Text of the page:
In the 19th century, thousands of Irish left their English-occupied homeland for North America. Like most new world settlers, the Irish initially settled on the eastern shores of the continent but began to move westward with the promise of owning land. The height of this Irish migration came during the Great Potato Famine of the late 1840s. With apparently nothing to lose, Irish people left on ships bound for North America and Australia. Unfortunately a great many of these passengers lost their lives - the only thing many had left - to disease, starvation, and accidents during the long and dangerous journey. Those who did safely arrive in "the land of opportunities" were often used for the hard labor of building railroads, coal mines, bridges, and canals. The Irish were critical to the quick development of the infrastructure of the United States and Canada. Passenger and immigration lists indicate that members of the MacCloughlan family came to North America quite early: Thomas, Bridget, Catherine and Helen MacLoughlin who settled in Quebec in 1849; Bernard, Charles, Denis, Hugh, James, John, Michael, Patrick, Thomas and William MacLoughlin all arrived in Philadelphia between 1823 and 1860. The family also settled in Newfoundland between 1792 and 1872..

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MacCloughlan Family Crest Products


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MacCloughlan Family Crest Products




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See Also


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See Also




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Citations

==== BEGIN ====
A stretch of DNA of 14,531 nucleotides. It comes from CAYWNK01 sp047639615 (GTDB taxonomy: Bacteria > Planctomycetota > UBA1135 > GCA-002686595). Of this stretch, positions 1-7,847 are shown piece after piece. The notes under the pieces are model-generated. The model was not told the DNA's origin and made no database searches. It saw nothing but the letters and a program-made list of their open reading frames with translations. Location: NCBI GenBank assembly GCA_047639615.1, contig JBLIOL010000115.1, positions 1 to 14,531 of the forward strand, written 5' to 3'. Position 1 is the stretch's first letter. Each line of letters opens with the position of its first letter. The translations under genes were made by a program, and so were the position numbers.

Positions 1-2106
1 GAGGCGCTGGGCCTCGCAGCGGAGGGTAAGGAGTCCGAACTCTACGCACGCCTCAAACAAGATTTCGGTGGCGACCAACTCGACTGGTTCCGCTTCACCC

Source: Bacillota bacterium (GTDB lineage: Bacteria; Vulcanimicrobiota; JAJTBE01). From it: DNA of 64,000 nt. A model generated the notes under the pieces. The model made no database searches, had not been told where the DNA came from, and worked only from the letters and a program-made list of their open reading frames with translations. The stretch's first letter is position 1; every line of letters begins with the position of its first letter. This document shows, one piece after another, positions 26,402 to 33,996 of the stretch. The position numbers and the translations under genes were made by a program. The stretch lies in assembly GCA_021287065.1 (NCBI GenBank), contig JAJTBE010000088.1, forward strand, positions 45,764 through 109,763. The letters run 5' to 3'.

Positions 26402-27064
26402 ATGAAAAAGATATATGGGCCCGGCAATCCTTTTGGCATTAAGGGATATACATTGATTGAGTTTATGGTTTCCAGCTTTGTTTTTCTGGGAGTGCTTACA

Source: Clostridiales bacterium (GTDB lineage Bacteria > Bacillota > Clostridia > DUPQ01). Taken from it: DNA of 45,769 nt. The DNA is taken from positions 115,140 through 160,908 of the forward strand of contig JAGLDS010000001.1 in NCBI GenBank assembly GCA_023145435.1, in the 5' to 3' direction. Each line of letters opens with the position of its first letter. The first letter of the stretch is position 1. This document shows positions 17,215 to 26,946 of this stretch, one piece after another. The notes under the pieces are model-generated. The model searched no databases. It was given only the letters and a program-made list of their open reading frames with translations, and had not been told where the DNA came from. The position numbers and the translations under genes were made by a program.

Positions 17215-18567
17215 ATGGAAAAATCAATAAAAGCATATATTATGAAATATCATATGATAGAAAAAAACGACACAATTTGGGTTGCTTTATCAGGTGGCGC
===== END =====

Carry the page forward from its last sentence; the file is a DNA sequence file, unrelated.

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Citations



    Other References

    1. MacLysaght, Edward. Irish Families Their Names, Arms and Origins 4th Edition. Dublin: Irish Academic, 1991. Print. (ISBN 0-7165-2364-7).
    2. Woodham-Smith, Cecil. The Great Hunger Ireland 1845-1849. New York: Old Town Books, 1962. Print. (ISBN 0-88029-385-3).
    3. McDonnell, Frances. Emigrants from Ireland to America 1735-1743 A Transcription of the report of the Irish House of Commons into Enforced emigration to America. Baltimore: Genealogical Publishing, 1992. Print. (ISBN 0-8063-1331-5).
    4. Shaw, William A. Knights of England A Complete Record from the Earliest Time to the Present Day of the Knights of all the Orders of Chivalry in England, Scotland, Ireland and Knights Bachelors 2 Volumes. Baltimore: Genealogical Publishing. Print. (ISBN 080630443X).
    5. Grehan, Ida. Dictionary of Irish Family Names. Boulder: Roberts Rinehart, 1997. Print. (ISBN 1-57098-137-X).
    6. Rasmussen, Louis J. . San Francisco Ship Passenger Lists 4 Volumes Colma, California 1965 Reprint. Baltimore: Genealogical Publishing, 1978. Print.
    7. O'Hart, John. Irish Pedigress 5th Edition in 2 Volumes. Baltimore: Genealogical Publishing, 1976. Print. (ISBN 0-8063-0737-4).
    8. Robb H. Amanda and Andrew Chesler. Encyclopedia of American Family Names. New York: Haper Collins, 1995. Print. (ISBN 0-06-270075-8).
    9. Land Owners in Ireland. Genealogical Publishing. Print. (ISBN 0-8063-1203-3).
    10. Crozier, William Armstrong Edition. Crozier's General Armory A Registry of American Families Entitled to Coat Armor. New York: Fox, Duffield, 1904. Print.
    11. ...

    The MacCloughlan Family Crest was acquired from the Houseofnames.com archives. The MacCloughlan Family Crest was drawn according to heraldic standards based on published blazons. We generally include the oldest published family crest once associated with each surname.

    This page was last modified on 29 May 2017 at 08:05.